To travel is to discover new foods, landscapes, and facets of yourself that you couldn’t see before. It’s debatably my favourite thing in the world. But like all awesome things, there are downsides. Where so many things are gained when travelling, any semblance of routine is lost.
I could do yoga every day at home, but being an on-the-road yogi? Not happening.
Healthy food? Gone.
Sleep schedule? Feels unsatisfactory no matter how hard you try.
In all honesty, I’m totally okay with letting go of my routine if it means getting to see a new place. However, one thing that’s been bothering me is how the eco-friendly standard I hold myself to at home, also slips through the cracks when on the road.
It’s really one word that ruins it all: convenience.
It starts with simple things like buying a water bottle because you’re parched on a walking tour and forgot yours. Then… you end up throwing it in the garbage because you can’t find a recycling bin anywhere. Things I would NEVER do in my “normal” life. Then comes the little bottles of shampoo in the hotel shower which you use (but are totally wasteful), and the cheap souvenirs you feel obligated to buy for people back home.
These don’t seem like that big of a deal, but in a multi trillion dollar tourism industry, you can imagine the kind of impact we make on places that are not even our homes. I mean, when cruise ships use as much energy as a mid-size city, and there’s companies that solely (pun intended) make toys out of washed up flip flops, there is definitely a problem with the tourism industry.
Real talk: none of us should get a free pass to wreak havoc on our environment just because we need a holiday from our first world lives.
So with this in mind, when I recently booked a trip to Tofino, I chose to vote with my dollar and stay somewhere that I felt gave me a fighting chance at being a more eco-minded tourist: the Ecolodge.
Let me tell you, I had a LOVELY time there. While it sometimes felt like a hostel because there were shared bathrooms, the bedrooms were private and nice, hosting eco-friendly bedding, towels, and robes (like, how fancy). I quickly got over the bathroom thing upon seeing they had local, eco-friendly body wash, shampoo and conditioner that came out of a dispenser rather than teeny tiny bottles.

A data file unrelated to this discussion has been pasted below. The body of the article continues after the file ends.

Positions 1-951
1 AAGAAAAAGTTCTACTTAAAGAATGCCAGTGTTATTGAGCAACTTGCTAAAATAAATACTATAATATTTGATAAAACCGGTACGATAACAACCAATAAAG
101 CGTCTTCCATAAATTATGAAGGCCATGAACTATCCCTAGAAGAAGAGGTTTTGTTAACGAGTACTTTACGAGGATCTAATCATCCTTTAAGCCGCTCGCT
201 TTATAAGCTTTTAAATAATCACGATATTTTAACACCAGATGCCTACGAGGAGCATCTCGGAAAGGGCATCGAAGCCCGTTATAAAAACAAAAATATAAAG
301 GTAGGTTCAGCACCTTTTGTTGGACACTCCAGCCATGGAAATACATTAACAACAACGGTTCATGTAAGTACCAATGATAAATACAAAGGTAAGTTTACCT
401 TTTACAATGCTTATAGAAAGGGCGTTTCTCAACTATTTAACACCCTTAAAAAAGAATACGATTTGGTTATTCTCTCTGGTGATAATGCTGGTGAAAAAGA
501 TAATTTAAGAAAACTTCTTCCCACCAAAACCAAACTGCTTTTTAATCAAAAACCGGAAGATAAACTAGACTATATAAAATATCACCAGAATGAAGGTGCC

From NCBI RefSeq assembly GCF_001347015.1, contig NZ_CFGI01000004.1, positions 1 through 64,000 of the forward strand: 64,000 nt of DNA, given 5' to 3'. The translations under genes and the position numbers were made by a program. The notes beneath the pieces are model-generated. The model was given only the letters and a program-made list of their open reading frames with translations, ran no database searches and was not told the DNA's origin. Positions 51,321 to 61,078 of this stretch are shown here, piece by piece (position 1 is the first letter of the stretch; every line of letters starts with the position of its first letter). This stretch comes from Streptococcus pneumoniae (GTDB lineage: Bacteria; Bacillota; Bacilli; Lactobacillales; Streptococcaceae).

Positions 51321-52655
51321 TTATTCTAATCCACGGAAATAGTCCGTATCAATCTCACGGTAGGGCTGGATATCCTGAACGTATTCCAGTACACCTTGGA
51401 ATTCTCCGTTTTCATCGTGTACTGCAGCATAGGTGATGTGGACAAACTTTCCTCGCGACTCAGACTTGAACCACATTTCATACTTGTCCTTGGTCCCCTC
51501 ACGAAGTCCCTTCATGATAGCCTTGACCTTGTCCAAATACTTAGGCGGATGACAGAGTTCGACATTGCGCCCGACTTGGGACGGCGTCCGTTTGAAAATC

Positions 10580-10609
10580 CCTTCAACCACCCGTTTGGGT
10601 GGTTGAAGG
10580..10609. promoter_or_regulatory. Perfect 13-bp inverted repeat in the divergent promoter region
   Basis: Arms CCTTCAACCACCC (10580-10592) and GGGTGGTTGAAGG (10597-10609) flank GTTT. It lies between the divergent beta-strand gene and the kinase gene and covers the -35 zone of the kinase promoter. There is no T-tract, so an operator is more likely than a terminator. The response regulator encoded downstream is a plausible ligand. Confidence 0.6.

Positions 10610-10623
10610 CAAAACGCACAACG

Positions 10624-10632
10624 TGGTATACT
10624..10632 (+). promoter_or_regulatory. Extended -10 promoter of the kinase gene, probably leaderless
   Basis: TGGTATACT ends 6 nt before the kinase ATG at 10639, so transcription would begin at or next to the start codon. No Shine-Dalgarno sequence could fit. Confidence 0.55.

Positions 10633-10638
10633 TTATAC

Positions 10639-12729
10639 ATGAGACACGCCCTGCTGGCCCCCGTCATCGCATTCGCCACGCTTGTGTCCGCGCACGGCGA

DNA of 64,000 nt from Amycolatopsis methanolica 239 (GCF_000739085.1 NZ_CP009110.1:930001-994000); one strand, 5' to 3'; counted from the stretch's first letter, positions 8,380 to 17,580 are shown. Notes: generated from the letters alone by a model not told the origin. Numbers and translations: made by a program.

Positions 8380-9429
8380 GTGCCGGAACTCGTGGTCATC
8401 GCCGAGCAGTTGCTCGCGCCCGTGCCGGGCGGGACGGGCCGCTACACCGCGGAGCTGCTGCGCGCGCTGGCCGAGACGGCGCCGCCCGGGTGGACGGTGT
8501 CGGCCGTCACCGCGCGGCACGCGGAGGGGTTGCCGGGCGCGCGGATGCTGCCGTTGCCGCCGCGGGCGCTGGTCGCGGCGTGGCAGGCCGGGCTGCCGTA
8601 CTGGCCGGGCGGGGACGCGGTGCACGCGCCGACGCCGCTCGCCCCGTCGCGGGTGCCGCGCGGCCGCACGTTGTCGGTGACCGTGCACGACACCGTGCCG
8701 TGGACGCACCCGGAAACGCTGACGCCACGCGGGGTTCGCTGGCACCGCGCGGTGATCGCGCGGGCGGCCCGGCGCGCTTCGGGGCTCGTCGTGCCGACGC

It was nothing fancy, but it was exactly what we needed. One of the best parts was that the lodge was sitting on a 12-acre botanical garden to wander through, eventually leading to the ocean. They use this property to collect rain water, to grow veggies, and to teach (all the neature lessons). It also features roosters and ducks to check out, and some pretty cool public art installations.
Sure, there was room for improving on this adventure of mine. The bathrooms I grew so fond of used paper towel instead of washable hand towels, and after all, I did use gas in my car to get there (5 hours later).
But despite this, I realized that there was a good chance I was actually making less of an environmental footprint on vacation, than if I was at home. So… what if the tourism industry COULD be used as a way help our planet, instead of depleting it? It seems like a lofty goal, and don’t get me wrong, there’s some big obstacles in the way before we get there. But one thing I know for sure: the people who want to provide these “eco-tourism” options are there, or are trying to find a way to get there. It’s now up to us to care about them enough to take the road a little less traveled to seek them out.
And I think we’ll find that the road isn’t quite as inconvenient as we might think. I certainly did.